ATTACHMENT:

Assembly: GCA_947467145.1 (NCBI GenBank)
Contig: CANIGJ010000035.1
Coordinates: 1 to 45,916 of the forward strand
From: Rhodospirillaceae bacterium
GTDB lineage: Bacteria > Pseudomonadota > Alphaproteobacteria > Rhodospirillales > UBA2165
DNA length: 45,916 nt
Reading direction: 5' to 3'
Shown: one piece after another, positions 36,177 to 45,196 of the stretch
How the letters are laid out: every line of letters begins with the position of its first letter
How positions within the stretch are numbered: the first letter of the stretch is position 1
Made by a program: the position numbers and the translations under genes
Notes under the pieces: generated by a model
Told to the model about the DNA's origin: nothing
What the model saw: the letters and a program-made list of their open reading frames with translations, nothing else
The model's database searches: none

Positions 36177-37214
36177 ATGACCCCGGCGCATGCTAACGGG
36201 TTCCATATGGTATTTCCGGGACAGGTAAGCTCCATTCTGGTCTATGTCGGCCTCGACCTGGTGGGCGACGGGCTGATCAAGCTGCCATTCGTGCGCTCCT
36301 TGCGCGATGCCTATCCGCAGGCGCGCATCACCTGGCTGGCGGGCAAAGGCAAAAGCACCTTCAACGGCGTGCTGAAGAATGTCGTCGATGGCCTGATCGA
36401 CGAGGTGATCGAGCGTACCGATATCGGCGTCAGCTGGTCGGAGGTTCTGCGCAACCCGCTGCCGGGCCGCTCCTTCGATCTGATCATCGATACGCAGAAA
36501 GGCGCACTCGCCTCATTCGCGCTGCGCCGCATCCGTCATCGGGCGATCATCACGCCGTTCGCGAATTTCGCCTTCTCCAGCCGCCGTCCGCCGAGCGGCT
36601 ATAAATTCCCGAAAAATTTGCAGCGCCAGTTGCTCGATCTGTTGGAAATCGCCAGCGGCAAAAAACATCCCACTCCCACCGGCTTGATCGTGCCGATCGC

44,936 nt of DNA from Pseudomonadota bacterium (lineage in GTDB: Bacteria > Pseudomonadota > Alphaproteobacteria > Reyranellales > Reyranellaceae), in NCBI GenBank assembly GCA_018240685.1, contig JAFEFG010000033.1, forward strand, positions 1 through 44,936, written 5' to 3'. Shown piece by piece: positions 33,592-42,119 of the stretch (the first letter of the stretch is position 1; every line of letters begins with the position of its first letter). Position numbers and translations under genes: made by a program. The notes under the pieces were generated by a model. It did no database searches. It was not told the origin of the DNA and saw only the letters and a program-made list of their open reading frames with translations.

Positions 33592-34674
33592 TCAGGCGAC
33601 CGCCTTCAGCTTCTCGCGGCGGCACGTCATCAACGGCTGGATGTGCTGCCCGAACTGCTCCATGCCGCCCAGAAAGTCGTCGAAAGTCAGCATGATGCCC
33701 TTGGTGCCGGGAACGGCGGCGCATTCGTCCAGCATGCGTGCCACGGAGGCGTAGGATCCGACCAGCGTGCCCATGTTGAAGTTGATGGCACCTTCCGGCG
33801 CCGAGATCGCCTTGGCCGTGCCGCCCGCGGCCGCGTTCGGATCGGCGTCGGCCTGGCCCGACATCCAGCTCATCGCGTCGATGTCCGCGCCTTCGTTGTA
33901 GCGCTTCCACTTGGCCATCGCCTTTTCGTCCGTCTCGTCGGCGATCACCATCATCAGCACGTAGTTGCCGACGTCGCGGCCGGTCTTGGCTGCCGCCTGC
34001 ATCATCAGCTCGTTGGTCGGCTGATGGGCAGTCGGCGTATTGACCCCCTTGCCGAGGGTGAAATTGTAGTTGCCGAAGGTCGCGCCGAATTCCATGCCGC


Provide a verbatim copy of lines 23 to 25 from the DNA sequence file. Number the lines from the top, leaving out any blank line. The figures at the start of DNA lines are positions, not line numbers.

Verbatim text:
44,936 nt of DNA from Pseudomonadota bacterium (lineage in GTDB: Bacteria > Pseudomonadota > Alphaproteobacteria > Reyranellales > Reyranellaceae), in NCBI GenBank assembly GCA_018240685.1, contig JAFEFG010000033.1, forward strand, positions 1 through 44,936, written 5' to 3'. Shown piece by piece: positions 33,592-42,119 of the stretch (the first letter of the stretch is position 1; every line of letters begins with the position of its first letter). Position numbers and translations under genes: made by a program. The notes under the pieces were generated by a model. It did no database searches. It was not told the origin of the DNA and saw only the letters and a program-made list of their open reading frames with translations.

Positions 33592-34674
33592 TCAGGCGAC